Raptors spoil Knicks party

Despite the absences of Pascal Siakam and Scottie Barnes, the Raptors surprised the Knicks after a high-level performance (113-104). It’s Toronto’s 4th straight win!

As Madison Square Garden celebrates 75 years of the first NBA game between the Toronto Huskies and the New York Knicks, Tom Thibodeau’s men start off with a bang, with a furious Julius Randle. The All-Star southpaw is monstrous, and Precious Achiuwa can only see the damage. His teammates caught fire at 3 points with eight successes in the first quarter alone.

Julius Randle is in gluttonous mode (18 points, 4 rebounds already!) But his teammates take their foot off the accelerator a little during the second quarter. Result: the Raptors take advantage, with a very effective duo Gary Trent Jr. (14 points) – OG Anunoby (19 points) and at the break, they are only two possessions behind (57-53).

75 years ago, the very first game in NBA history was in Toronto

On November 1, 1946, nearly 50 years before the arrival of the Raptors, Toronto was the scene of the first game in NBA history. The Huskies, the city’s premier professional basketball team, played this inaugural game against the New York Knickerbockers in front of 7,090 spectators at Maple Leaf Gardens.

At the time, the league was not yet called the National Basketball Association , but the Basketball Association of America (BAA). She would change her name only three years later. Nonetheless, in its records, the NBA considers this game to be its first.

Ossie Schectman of New York scored the first basket. With 18 points, Ed Sadowski, the all-star player and coach of the Huskies, posted the best harvest, but Toronto lost 68-66.

The contrast with today’s NBA is significant. In 1946, the three-dot line did not exist and neither did the 24-second clock. The players were shooting their free throws with both hands. Nobody dunks either since any player who touched the basket was awarded a technical foul.

To watch the game, spectators had to pay between 75 ¢ and $ 2.50. A promotion also allowed fans who passed the Huskies tallest player, George Nostrand, who was 2.07m, to enter the Gardens for free.

Huskies fallen into oblivion

The Toronto Huskies have written an important page in NBA history, but they haven’t seen much success. In fact, the Queen City team was forced to go out of business after just one season due to financial problems.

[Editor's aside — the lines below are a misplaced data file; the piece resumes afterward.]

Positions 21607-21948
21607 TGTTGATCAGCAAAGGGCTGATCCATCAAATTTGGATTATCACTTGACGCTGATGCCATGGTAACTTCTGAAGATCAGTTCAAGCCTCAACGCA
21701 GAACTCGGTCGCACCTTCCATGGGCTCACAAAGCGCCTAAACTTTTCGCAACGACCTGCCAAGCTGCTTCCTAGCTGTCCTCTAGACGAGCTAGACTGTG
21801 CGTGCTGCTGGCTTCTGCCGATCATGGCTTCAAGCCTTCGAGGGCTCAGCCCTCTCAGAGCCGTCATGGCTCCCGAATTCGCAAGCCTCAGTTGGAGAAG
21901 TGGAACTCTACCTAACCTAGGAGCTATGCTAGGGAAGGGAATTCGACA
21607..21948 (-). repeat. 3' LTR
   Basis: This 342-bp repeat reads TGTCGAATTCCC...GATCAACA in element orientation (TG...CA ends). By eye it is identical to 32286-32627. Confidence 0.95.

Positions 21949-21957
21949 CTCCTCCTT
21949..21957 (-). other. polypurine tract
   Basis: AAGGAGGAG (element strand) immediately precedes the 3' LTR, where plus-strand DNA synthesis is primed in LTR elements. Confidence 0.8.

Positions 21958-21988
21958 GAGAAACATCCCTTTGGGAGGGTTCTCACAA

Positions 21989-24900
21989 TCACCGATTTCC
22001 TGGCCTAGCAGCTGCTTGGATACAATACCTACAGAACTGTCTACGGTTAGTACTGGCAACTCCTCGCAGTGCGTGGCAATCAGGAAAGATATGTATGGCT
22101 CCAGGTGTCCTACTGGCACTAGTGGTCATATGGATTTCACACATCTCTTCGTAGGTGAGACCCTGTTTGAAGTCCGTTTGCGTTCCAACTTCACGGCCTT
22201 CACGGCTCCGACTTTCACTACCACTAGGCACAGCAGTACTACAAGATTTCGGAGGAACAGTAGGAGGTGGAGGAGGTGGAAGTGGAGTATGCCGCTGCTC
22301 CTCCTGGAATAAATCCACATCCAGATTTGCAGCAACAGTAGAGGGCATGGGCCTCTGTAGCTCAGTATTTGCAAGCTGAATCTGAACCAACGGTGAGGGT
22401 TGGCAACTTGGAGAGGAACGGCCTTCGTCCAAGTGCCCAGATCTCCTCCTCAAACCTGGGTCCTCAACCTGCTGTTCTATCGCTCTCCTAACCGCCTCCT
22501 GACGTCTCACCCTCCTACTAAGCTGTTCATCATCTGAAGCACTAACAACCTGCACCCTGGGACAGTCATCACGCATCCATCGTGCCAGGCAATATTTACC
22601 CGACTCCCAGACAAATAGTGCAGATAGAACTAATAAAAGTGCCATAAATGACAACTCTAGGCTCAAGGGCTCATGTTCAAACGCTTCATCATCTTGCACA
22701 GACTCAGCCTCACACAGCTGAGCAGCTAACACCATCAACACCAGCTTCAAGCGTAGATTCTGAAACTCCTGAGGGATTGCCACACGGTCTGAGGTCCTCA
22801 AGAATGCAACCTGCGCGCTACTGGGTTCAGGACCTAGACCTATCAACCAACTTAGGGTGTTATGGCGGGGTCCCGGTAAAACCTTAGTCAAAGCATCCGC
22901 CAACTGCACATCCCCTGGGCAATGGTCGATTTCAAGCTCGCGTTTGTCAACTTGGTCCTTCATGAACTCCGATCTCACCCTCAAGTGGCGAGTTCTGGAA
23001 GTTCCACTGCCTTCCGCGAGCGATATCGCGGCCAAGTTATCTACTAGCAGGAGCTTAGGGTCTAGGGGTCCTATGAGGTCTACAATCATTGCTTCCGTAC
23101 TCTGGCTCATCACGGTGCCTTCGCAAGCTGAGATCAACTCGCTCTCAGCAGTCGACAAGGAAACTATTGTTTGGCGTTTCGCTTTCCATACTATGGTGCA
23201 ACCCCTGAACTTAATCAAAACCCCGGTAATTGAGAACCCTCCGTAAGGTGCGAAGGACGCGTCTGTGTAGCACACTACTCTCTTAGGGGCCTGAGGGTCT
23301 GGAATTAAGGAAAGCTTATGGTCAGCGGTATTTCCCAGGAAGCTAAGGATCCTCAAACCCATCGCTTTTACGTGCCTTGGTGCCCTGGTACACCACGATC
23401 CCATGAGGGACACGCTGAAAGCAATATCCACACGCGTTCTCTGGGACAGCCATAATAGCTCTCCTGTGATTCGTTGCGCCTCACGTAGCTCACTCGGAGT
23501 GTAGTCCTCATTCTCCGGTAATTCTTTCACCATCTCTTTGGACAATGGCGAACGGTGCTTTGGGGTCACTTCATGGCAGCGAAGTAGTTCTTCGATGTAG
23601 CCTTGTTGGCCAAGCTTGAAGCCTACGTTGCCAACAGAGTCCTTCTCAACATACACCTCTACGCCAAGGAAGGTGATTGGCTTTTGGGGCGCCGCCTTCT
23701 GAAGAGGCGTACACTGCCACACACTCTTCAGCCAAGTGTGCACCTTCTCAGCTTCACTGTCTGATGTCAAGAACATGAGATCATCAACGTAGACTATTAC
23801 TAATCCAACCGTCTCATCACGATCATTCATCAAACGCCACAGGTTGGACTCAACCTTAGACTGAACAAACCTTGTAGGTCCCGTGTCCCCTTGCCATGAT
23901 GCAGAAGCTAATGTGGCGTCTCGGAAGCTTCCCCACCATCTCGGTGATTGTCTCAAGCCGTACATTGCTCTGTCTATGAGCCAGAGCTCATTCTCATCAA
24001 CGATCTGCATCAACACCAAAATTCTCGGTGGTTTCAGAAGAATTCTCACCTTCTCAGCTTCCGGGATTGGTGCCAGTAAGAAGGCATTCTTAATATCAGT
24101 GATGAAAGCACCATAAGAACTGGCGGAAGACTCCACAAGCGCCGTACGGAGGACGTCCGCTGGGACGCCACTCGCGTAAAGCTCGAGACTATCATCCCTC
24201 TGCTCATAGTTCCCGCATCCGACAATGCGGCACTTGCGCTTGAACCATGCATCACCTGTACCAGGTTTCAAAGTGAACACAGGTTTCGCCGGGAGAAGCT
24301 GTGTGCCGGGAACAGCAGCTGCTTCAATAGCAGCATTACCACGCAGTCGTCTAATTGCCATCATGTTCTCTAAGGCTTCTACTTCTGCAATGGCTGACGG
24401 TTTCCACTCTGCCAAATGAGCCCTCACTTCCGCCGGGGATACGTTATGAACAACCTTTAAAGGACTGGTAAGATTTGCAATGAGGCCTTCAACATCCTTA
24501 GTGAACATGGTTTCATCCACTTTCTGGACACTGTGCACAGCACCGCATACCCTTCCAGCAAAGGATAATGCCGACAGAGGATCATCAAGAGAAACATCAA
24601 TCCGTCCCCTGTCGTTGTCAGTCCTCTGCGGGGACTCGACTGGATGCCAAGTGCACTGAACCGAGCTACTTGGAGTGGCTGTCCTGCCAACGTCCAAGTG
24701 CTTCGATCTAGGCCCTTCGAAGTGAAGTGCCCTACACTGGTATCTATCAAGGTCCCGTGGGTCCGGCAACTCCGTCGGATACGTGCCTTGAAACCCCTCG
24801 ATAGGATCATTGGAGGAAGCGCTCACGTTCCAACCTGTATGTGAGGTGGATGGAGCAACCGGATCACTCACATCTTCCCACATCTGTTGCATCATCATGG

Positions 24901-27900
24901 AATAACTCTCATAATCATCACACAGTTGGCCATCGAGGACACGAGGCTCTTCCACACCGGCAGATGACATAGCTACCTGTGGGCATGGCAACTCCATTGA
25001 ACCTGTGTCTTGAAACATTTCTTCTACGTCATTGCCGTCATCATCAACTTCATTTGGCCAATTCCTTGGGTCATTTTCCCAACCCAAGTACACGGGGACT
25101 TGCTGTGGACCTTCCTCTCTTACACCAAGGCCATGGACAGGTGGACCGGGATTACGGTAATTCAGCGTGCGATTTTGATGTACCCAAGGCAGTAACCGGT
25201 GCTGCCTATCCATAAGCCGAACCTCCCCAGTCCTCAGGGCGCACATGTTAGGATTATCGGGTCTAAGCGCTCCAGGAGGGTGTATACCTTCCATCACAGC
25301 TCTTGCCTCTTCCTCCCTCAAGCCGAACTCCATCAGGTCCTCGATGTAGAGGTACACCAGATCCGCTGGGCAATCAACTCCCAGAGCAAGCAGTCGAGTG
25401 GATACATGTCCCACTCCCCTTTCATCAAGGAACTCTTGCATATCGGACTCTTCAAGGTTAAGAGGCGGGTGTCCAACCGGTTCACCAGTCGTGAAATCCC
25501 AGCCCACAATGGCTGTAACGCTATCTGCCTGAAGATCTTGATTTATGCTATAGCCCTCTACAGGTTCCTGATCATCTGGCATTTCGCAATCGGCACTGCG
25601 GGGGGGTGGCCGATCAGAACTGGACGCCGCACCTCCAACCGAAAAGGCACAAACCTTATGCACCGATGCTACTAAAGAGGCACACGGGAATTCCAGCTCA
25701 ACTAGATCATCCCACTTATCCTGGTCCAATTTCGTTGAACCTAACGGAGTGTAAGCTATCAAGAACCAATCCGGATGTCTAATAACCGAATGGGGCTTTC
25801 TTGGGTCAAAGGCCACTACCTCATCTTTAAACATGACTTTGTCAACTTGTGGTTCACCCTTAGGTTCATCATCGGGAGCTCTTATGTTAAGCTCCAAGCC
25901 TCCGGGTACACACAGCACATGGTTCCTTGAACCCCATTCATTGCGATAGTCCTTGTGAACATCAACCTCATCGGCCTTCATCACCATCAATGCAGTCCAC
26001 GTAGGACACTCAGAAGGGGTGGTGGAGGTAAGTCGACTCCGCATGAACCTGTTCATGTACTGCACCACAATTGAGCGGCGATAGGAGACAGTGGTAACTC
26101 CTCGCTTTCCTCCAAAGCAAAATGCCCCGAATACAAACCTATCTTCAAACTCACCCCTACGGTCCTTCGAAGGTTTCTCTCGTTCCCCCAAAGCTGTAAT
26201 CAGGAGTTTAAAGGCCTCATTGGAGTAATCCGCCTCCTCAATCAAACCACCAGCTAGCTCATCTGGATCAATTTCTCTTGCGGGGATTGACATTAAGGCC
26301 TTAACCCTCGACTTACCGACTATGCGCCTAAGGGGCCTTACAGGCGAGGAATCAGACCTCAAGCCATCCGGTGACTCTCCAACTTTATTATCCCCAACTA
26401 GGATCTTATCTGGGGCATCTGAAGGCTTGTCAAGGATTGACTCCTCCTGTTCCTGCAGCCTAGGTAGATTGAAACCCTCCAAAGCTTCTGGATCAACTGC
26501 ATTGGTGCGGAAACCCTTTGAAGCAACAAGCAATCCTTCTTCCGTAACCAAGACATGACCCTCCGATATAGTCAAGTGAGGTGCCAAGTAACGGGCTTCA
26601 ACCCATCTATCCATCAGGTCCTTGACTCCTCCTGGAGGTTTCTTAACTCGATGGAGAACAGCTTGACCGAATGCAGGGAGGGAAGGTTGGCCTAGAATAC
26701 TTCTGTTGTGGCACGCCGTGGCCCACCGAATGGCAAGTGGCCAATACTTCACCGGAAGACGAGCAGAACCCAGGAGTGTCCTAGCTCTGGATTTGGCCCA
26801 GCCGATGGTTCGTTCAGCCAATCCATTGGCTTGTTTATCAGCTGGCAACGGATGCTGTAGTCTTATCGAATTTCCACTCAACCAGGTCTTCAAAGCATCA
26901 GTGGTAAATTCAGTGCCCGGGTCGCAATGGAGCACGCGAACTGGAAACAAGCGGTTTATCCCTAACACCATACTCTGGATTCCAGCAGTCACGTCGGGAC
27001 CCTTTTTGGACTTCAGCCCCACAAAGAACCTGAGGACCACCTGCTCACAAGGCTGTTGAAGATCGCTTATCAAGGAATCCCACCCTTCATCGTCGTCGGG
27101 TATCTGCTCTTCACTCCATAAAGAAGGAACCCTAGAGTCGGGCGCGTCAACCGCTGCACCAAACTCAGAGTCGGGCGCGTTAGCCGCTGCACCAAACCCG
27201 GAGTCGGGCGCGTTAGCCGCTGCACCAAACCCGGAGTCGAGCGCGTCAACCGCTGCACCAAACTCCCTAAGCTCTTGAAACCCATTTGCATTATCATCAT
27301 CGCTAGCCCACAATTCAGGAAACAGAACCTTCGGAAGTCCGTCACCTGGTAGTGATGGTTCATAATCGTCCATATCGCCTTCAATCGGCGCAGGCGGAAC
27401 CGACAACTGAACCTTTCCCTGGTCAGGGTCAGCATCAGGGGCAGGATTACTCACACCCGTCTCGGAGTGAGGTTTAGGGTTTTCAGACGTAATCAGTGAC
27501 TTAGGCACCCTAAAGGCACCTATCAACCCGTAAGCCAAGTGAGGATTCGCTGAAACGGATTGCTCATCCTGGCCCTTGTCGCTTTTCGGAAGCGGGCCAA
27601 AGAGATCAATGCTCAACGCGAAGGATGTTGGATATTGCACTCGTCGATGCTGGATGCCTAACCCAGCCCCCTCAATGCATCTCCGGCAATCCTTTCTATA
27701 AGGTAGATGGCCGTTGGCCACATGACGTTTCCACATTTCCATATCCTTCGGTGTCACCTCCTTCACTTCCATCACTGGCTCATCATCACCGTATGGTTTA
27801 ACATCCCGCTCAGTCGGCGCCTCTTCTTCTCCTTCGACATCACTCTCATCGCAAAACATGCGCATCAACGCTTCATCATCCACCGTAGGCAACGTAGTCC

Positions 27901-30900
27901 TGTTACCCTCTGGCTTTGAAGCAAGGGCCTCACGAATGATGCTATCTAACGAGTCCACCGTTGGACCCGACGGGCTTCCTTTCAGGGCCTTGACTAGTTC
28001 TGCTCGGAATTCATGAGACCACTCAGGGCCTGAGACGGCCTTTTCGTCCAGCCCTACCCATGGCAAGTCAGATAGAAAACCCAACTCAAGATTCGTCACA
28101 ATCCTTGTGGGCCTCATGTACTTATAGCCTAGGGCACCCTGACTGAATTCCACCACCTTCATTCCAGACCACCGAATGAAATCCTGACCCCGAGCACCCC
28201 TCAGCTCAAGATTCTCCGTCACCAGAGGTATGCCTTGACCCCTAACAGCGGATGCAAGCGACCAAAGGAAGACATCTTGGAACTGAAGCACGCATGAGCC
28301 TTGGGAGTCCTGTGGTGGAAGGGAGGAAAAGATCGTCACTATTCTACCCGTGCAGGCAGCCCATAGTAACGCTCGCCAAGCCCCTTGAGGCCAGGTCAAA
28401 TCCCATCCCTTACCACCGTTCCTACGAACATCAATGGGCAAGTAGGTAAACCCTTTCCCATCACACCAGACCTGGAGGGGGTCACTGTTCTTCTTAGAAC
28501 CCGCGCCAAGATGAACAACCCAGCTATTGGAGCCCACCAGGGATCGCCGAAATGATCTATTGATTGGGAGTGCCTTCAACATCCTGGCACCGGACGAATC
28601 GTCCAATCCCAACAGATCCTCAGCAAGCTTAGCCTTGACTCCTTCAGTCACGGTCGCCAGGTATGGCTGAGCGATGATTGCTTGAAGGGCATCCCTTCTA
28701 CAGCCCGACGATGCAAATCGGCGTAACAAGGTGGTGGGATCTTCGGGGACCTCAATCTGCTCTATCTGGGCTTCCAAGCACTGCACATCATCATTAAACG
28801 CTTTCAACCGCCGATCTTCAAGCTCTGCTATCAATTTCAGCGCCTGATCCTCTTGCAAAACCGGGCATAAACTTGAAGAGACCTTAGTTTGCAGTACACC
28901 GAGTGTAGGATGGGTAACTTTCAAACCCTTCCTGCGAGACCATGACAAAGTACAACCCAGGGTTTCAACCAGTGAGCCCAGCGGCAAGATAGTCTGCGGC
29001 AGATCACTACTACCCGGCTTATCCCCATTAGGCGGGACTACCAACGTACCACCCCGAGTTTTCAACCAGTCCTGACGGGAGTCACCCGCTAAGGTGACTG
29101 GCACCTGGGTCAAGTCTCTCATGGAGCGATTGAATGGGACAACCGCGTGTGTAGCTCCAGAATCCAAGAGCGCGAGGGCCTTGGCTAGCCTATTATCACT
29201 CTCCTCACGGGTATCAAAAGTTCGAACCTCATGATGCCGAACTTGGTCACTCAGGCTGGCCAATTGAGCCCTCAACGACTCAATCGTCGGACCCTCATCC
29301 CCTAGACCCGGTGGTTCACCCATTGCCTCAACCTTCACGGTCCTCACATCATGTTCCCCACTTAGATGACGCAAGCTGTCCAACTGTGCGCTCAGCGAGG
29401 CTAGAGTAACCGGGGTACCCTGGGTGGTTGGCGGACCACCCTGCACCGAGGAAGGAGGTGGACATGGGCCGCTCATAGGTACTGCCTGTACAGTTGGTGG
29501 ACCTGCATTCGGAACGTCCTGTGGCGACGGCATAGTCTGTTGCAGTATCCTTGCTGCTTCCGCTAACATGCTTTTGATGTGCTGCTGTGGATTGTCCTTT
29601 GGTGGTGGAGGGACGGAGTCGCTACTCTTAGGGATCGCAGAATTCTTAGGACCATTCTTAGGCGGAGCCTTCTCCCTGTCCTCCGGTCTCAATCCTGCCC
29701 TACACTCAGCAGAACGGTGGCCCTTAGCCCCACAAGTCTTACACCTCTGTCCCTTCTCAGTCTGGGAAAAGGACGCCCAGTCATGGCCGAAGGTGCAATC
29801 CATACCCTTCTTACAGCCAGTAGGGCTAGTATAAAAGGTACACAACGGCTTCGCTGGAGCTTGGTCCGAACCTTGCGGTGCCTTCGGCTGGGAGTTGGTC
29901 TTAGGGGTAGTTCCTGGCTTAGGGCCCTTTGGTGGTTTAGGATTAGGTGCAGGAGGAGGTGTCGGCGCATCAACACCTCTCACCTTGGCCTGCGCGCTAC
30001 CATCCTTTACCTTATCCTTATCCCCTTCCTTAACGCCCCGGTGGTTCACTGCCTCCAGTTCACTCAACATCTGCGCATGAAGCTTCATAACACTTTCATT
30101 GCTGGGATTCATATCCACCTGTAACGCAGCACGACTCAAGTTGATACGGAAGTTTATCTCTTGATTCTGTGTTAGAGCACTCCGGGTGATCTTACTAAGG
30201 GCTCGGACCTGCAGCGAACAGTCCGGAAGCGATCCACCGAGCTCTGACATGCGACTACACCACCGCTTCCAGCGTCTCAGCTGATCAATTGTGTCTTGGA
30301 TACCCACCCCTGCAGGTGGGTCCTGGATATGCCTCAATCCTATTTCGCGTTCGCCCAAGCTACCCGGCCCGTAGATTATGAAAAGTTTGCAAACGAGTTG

In 1946, it cost $ 150,000 to interested teams to join. In a matter of months, the Huskies had lost almost $ 100,000 , a huge sum for the time, says Brian Daly, an expert on Canadian basketball history and professor at the University of King’s College in Halifax. .

After losing their inaugural game, the Torontonians lost 37 more times to end the 1946-47 season last in their division with a 22-38 record. The team barely came close to the 3,000 spectators per game mark, he explains.

They weren’t really able to attract casual viewers. To make a sports team work, you must not only attract enthusiasts, but also fans of other sports or even those who are not sports fans, but who like to see a show. I think the people in Toronto underestimated the work it takes to attract (Maple) Leafs fans and the citizens of Toronto , he says.

Media coverage of the team wasn’t much help either, says Curtis J. Phillips, a Canadian basketball specialist based in Alberta. According to him, the Maple Leafs were king in town and no team could match the attention they demanded.

The lack of media attention hurt the team, but it must be said that there was no real national program at the time. The team that won the national championship went to the Olympic Games. There was no coverage from coast to coast. Still, the Huskies have acted as a springboard for the sport. 

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